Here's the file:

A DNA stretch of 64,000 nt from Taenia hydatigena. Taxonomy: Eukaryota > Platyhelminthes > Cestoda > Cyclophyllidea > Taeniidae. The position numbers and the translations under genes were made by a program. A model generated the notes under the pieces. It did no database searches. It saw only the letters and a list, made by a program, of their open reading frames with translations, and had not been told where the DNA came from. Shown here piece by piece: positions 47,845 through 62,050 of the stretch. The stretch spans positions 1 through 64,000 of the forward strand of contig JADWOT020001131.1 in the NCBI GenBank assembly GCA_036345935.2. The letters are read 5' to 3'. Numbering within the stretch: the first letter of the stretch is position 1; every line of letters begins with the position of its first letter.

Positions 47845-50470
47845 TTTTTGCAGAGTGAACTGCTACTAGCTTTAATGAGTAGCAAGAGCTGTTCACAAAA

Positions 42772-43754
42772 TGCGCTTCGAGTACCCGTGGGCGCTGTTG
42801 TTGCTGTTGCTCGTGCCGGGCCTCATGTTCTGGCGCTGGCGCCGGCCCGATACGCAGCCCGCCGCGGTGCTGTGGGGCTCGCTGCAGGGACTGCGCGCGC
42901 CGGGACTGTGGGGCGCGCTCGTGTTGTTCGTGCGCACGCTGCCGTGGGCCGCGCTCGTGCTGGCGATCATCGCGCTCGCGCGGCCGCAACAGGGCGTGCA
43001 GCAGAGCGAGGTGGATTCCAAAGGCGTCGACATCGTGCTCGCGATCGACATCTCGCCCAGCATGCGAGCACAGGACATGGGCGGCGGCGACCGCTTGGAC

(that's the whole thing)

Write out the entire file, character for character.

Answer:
A DNA stretch of 64,000 nt from Taenia hydatigena. Taxonomy: Eukaryota > Platyhelminthes > Cestoda > Cyclophyllidea > Taeniidae. The position numbers and the translations under genes were made by a program. A model generated the notes under the pieces. It did no database searches. It saw only the letters and a list, made by a program, of their open reading frames with translations, and had not been told where the DNA came from. Shown here piece by piece: positions 47,845 through 62,050 of the stretch. The stretch spans positions 1 through 64,000 of the forward strand of contig JADWOT020001131.1 in the NCBI GenBank assembly GCA_036345935.2. The letters are read 5' to 3'. Numbering within the stretch: the first letter of the stretch is position 1; every line of letters begins with the position of its first letter.

Positions 47845-50470
47845 TTTTTGCAGAGTGAACTGCTACTAGCTTTAATGAGTAGCAAGAGCTGTTCACAAAA

Positions 42772-43754
42772 TGCGCTTCGAGTACCCGTGGGCGCTGTTG
42801 TTGCTGTTGCTCGTGCCGGGCCTCATGTTCTGGCGCTGGCGCCGGCCCGATACGCAGCCCGCCGCGGTGCTGTGGGGCTCGCTGCAGGGACTGCGCGCGC
42901 CGGGACTGTGGGGCGCGCTCGTGTTGTTCGTGCGCACGCTGCCGTGGGCCGCGCTCGTGCTGGCGATCATCGCGCTCGCGCGGCCGCAACAGGGCGTGCA
43001 GCAGAGCGAGGTGGATTCCAAAGGCGTCGACATCGTGCTCGCGATCGACATCTCGCCCAGCATGCGAGCACAGGACATGGGCGGCGGCGACCGCTTGGAC